our geography; we imagine the glaciers that separated those bastions
from one another; that cup at the end is perhaps the work of some other
mighty glacier of the far side, piled up so high that it fell across
the watershed and cut its way down; maybe there is a giant moraine,
bigger than most of our English mountains, still to bear witness of it.

But it is the stream and the road which hold our imagination; the
water tells us of all the powers which we know to be at work, but
which our senses are too slow to perceive. Each stream is itself part
of the great cycle of water, each is an agent in the mountain cycle,
perpetually hurrying the actual fabric of the mountains down to the
sea; their voice is never silent even on the summits; they are the
lords of the peaks, moulding them slowly to new shapes, and their
murmur seems to call the clouds, ‘chased by the hounding winds from
distant seas,’ to come and renew their springs for a new course of the
never-ending circle.

But the road takes our geography farther afield and peoples our
imaginings. We have softened the immediacy of our ‘æsthetic geography’
by the aid of intelligence; the road softens it by bringing in
humankind to stand with us facing the gulf between the living and the
inanimate. As the water alters our view of the mountains by bringing
to light the importance of time, so does the road alter our view of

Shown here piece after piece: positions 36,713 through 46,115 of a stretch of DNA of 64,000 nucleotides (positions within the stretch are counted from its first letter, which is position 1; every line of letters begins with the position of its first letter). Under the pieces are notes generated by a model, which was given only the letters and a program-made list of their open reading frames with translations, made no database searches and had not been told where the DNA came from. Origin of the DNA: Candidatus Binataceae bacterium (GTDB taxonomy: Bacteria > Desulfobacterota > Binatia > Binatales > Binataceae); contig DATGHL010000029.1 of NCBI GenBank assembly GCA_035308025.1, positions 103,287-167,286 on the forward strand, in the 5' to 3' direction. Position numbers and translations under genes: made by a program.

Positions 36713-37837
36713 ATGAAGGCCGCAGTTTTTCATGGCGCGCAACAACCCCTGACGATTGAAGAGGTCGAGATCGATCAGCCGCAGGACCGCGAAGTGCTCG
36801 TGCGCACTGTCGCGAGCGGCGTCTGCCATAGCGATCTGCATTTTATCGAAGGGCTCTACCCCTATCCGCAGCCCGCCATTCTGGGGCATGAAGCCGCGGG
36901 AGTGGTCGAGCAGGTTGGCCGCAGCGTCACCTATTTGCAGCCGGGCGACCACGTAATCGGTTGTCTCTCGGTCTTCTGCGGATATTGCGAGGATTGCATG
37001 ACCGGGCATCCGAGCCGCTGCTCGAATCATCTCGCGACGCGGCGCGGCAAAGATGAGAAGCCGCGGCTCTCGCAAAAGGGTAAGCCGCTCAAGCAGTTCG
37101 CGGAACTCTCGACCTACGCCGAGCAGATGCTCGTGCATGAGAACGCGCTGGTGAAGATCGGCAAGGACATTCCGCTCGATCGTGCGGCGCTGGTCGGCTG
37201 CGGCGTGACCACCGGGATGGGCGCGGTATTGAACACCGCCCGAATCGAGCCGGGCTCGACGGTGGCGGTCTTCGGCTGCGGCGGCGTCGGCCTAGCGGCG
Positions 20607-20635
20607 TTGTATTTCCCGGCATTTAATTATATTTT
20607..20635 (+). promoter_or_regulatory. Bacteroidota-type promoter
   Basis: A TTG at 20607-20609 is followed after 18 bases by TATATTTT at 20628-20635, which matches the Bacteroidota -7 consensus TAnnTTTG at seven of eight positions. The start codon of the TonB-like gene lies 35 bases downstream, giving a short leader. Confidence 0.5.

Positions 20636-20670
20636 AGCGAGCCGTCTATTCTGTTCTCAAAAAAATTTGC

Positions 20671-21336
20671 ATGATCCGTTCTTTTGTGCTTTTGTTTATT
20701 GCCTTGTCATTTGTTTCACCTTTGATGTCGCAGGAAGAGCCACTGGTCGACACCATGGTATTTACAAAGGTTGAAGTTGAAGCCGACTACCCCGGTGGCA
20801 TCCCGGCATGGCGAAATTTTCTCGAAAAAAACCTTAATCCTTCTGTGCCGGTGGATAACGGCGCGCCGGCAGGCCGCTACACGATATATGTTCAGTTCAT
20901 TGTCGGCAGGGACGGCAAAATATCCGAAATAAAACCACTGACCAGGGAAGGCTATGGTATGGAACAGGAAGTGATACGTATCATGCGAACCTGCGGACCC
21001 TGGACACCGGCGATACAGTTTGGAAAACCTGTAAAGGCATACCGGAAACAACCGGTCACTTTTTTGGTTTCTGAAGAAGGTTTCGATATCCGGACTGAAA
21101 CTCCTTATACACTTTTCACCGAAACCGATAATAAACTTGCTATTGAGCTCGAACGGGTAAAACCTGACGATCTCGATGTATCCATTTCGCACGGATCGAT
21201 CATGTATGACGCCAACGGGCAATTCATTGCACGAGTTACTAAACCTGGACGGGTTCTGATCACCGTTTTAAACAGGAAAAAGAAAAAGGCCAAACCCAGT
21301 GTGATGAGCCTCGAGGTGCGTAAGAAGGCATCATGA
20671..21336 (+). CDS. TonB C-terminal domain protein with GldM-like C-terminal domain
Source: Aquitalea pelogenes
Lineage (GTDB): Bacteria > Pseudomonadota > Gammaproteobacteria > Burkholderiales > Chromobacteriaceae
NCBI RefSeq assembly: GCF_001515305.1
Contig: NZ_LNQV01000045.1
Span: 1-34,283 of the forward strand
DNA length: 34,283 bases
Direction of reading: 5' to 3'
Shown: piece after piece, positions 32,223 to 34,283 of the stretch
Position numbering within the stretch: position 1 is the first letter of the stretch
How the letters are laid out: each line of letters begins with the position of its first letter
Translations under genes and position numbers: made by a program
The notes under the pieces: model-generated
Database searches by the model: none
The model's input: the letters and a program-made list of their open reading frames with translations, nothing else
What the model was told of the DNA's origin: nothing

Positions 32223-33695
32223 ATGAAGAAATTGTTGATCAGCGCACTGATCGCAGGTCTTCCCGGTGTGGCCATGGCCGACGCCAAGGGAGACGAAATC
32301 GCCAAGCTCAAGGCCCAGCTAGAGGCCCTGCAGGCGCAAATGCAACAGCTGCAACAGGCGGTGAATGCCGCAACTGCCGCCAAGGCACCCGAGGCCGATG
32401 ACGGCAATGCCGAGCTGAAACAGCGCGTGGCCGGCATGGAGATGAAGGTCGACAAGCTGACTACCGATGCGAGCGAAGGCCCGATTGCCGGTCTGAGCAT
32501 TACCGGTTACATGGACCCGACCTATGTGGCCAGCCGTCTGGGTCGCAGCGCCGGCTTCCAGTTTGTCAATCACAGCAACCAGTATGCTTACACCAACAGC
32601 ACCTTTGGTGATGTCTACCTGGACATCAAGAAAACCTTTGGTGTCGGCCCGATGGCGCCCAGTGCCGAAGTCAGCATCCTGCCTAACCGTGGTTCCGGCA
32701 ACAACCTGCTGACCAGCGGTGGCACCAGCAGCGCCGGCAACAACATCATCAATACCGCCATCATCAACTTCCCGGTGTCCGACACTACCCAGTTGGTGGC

ourselves. As we look up a pass from below, the view of the road
appearing and vanishing round the folds of the valley brings to us
two pictures of men. Winding away from us up to the skyline goes the
pilgrim’s progress, the slow toiling advance upwards to gain the
view of things not seen. Many there are, but few together; some on
side-tracks; some on the old steep road with its rough stones now
overgrown, more on the new smooth driving road which turns about so
that they can take their eyes from the goal; some even making a path
for themselves, either above on the hillside, steering for some nearer
gap on the skyline, which does not cross the main watershed; others
below the road, toiling painfully along the stream-bed. And each in
turn we see reach the summit and disappear; we cannot see what they
see, nor even the expression of their faces as they confront the other
side.

But the same valley can be the setting for another picture: down
from the top there seem to come great processions, gay like Benozzo
Gozzoli’s ‘Procession of the Magi,’ many leagues long and all ordered
and together, though part is hidden in the green woods, part in the
valley’s folds. We seem to take our place in the upward journey, and
soon it will be our turn to wonder what new thing we shall see beyond
the barrier. Perhaps encompassing mists will give place suddenly at
the summit to a sunny prospect of some great cathedral range, to take
our place in one of those processions and descend to the richness of
an Italian land. Or, if it is on the far side that the mists have
gathered, and the gateway of the pass is barred by a deep grey veil of
nothingness, at least the mists will lift high enough to show the two
gentle arms of our mother earth descending to where we are, strong and
lit by a strange internal light, ready to hold us up as we take the
last step into the grey, where we shall see no more.



  BRITISH HILLS

  BY

  H. R. POPE
  (New College)



VII. BRITISH HILLS